The animals are primarily used to steep in liquor as a tonic or elixir and for medicinal purposes. Like vitamins, each seems to serve a specific purpose. Small live owls cost 70 CNY (US$11) each and are said to cure headaches and other head ailments. Pangolin skins, a fully protected animal under both Chinese and Burmese domestic law and the multiparty Convention on International Trade in Endangered Species of Wild Fauna and Flora (CITES), sell for 1,600 CNY (US$245) per pound and are supposedly good for the vertebra and spine. Dried chunks of elephant skin cut into crude rectangles resemble discarded scraps of fabric. They are said to cure stomach illnesses, and cost 200 CNY to 250 CNY (US$30 to $38) per pound. The thicker skin is more expensive. Other animal parts help revitalize kidney or liver function while tiger penises, of which there are a seemingly endless number, boost male virility.
Like dried meat, fresh meat is also steeped in alcohol or eaten with the belief that it will strengthen the body’s immune system. Prices range from 45 CNY (US$7) for a pound of barking deer to 8,000 CNY (US$1,227) for a whole Asiatic golden cat that appears to have been recently killed by a single bullet to the belly. Blood from the wound still looks fresh. In addition, fresh northern serow meat sells for 80 CNY (US$12) per pound while the head by itself costs 150 CNY (US$23). Other wildlife parts are sold as trophy pieces, for decoration, or as amulets and lucky keychains, including severed monkey hands with paw pads that are still soft.
Unacquainted with the wildlife market, but accustomed to similar or higher prices for ordinary material goods, I am taken aback by the relatively low cost of increasingly finite resources with immeasurable value to the natural ecosystem and humankind.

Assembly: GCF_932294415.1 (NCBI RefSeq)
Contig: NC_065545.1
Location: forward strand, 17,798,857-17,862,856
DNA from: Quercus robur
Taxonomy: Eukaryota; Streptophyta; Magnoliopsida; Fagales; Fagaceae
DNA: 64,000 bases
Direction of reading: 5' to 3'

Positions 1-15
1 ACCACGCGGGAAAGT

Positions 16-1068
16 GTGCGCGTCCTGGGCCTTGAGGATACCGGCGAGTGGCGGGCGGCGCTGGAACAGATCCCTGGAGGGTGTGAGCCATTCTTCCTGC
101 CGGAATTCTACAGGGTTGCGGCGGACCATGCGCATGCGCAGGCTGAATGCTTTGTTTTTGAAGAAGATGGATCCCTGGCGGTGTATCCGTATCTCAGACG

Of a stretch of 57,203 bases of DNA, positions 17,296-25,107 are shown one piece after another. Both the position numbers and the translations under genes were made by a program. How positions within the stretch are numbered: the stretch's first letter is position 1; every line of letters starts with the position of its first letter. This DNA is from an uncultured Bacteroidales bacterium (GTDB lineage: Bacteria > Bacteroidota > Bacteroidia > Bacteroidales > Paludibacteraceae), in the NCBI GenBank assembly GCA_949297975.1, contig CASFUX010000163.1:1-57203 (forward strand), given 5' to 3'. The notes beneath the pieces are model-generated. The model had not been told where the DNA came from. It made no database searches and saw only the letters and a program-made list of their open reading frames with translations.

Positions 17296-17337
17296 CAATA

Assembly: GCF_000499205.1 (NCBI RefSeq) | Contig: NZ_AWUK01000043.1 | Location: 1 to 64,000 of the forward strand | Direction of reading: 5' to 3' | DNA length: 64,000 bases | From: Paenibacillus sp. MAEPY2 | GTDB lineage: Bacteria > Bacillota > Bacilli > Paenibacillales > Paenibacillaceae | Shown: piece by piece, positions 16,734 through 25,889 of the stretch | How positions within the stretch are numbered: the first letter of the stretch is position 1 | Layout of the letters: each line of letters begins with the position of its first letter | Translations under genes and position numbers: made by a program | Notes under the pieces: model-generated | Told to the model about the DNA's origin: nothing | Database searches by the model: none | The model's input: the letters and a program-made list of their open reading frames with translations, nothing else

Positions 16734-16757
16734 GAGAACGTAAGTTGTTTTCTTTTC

Business peaks in winter during the week-long Chinese Spring Festival, or Lunar New Year, when the number of wealthy compatriots arriving from mainland China rises. They sport high-end smartphones, diamond-encrusted watches, and other expensive accessories and hail from cities as distant as Harbin in northeast China, near the Russian border, and closer metropolises like Kunming. They buy mostly for personal consumption or as gifts for friends and relatives.
A tiger’s leg, which is prized as a particularly effective restorative, fetches a premium at 3,000 CNY (US$460). The limb is severed from the lower shin and comes replete with an exposed bone, dried marrow, sinewy strands of tendon, four massive claws, and a trimming of fur at its base. I ask a potential customer whether it might be fake. I hope it is. He acknowledges that while imitations exist, most products here are, in fact, genuine and too difficult to fabricate well enough to make counterfeiting a worthwhile pursuit. Because the client’s main concern is evading China’s border control agents, the vendor readily agrees to mail him his purchase immediately upon payment. It turns out shipping wildlife from Mongla to China is no problem. One tiger leg takes five to six days.
Wildlife trafficking and associated environmental crime is a lucrative industry, with an estimated value of $8 to $10 billion annually in Southeast Asia alone, according to the US Trade Representative, a federal agency that develops and coordinates US international trade, commodity, and direct investment policy, as well as oversees negotiations with other countries. While often portrayed as a dangerous activity involving organized crime syndicates, a 2009 Smithsonian article by Charles Bergman on the illicit wildlife economy in Ecuador offers a different perspective: “It’s not the shadowy activity people might think; it’s more like an open secret,” he writes.